What a difference 50 degrees makes.
What a difference 50 degrees makes.
I’m taking a Mardi Gras week this year. Not in New Orleans with the great food and wild parades, but a week before Lent to relax and recreate before Lent begins Ash Wednesday.
Ash Wednesday is early this year, Feb. 10, and I needed a chance to breathe between the Christmas, annual report and planning retreat, and when the bright, shining moments that are Epiphany worship ended and the more ominous, contemplative time of Lent began.
Simply put, I needed a break.
So I am sitting in a lounge chair in my jeans, socks, shoes and a T-shirt — showing I’m not quite ready for summer and must be from up north — with the waterfall flowing noisily into the pool and palm trees blowing in the wind above on a quick trip to Florida. Some kind of music with a beat is playing in the background.
Most people around the pool are engaged in conversation with some form of electronic device, as am I. I’m drinking coffee as my conversation is with you, friends in Neosho, where it is 50 degrees cooler.
I would like to share the warmth, the view of palm trees, the deep breath of vacation air, a little bit of sunshine and joy, too, because that is what Mardi Gras is about — silly and sometimes outrageous fun where you laugh a lot and remember how good life is when you have no great burdens to bear and sun and water, good food and family and friends accompany you.
It’s also true that, when the helicopters fly overhead, it’s good to know they are tourist helicopters rather than medical, which in Neosho always inspires worry over who it might be and whose family has jumped into crisis mode.
Mardi Gras is literally Tuesday fat or Fat Tuesday, which is the day before Ash Wednesday and when you eat up all the rich food in the house before Lent begins and some form of fasting takes place.
Historically, Lent was a time to give up meat, then meat on Fridays. Many Christians are not thinking about giving up anything for Lent as it’s a tradition often considered outdated.
The point of observing excessively delightful and delicious Mardi Gras before Lent is because joy often is fleeting. Joy is to be embraced and fully appreciated because the darker side of life may be just around the corner.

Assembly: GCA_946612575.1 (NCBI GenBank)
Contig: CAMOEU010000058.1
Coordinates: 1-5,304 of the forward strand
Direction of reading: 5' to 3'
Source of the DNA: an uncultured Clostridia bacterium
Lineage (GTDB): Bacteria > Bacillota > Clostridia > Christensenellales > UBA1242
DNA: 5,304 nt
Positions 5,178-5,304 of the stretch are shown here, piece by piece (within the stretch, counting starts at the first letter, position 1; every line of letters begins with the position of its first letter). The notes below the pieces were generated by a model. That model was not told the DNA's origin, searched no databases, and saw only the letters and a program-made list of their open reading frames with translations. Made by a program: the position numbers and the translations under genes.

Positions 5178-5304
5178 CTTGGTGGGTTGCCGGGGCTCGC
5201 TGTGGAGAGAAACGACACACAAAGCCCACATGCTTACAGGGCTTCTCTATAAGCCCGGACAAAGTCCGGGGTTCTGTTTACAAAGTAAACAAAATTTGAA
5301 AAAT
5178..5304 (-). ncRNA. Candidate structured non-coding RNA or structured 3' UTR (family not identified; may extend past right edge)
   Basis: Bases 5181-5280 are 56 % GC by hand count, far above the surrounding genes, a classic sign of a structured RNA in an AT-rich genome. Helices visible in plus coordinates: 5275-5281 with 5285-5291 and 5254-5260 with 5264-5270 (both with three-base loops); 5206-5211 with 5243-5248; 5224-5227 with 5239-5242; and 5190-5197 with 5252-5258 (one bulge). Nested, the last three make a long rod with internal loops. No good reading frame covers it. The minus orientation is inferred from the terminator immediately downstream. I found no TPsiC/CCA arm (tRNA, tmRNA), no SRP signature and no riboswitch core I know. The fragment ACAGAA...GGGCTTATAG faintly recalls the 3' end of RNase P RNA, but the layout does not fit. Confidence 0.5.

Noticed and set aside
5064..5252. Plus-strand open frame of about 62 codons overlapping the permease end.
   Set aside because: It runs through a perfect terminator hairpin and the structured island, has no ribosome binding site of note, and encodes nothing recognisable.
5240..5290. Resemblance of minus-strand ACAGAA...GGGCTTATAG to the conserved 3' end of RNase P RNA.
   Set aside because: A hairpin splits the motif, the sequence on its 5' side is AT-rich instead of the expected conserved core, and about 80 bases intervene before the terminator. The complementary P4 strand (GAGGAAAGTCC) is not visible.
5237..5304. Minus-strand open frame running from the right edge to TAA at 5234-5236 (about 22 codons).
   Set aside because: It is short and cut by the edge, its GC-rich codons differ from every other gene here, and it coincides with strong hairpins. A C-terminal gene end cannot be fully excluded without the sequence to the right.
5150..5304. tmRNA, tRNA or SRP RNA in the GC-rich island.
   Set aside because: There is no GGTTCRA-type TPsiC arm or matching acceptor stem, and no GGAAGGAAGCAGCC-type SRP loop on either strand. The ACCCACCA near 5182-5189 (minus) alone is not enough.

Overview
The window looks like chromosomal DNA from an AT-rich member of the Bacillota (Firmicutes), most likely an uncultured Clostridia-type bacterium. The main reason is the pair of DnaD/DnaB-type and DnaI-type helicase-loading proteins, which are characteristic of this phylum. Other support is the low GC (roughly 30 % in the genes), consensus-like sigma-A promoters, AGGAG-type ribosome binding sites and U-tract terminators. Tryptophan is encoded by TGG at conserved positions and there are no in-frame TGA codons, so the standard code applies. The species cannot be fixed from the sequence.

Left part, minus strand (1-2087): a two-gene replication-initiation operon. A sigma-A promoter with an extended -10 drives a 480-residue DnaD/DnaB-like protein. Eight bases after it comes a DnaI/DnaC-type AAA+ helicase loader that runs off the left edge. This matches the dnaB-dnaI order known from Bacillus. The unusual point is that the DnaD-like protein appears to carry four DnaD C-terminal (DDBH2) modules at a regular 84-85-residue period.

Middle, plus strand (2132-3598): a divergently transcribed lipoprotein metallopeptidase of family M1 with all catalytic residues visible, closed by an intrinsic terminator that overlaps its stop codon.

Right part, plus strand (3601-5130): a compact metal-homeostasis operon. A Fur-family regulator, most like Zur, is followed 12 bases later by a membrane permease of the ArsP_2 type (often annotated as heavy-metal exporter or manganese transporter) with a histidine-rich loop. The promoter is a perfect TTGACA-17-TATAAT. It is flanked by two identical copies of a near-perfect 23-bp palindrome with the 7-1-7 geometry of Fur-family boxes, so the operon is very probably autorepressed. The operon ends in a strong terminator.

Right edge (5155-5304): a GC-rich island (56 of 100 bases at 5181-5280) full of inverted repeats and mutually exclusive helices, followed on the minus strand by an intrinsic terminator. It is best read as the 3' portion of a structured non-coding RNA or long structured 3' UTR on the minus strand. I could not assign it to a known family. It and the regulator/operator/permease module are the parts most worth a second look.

Lent is a reminder that illness, tragedy, evil, sin and death are a part of life as well as joy, goodness and life, so we must be prepared for whatever difficulty might come our way. The 40 days of Lent between Ash Wednesday ( when we remember that we are dust and to dust we shall return) and Easter proclaiming God’s love and life victorious over whatever darkness may come our way remind us of this reality.
Real life is not as well organized as the church calendar. Life is messy with good and bad stuff happening on any given day.
A baby is born, a cancer diagnosis is given, a student fails a test, a couple falls in love, a crime is committed on any given day. The discipline of the church calendar, the Mardi Gras-Lent-Easter contrast reminds us to keep it all in perspective.
Mardi Gras is more joyful because Lent is coming; Easter more miraculous because Lent has prepared us. It’s also true that there are more days of Easter celebration, resurrection and hope than of Lent. In God’s calendar and world, goodness always overcomes evil, life always overcomes death and joy triumphs.
Back to my palm tree. It makes me happy, as does the warmth, the water and the sun. May you know a little Mardi Gras between now and Tuesday. May you always carry a little Mardi Gras with you, the knowledge of great joy no matter how dark the path may become. That’s the way it is with those of us who follow Christ and whose name we wear. Amen.
The Rev. Dr. Sara J. Chaney is pastor of Neosho United Methodist Church. She writes a column for the Daily News.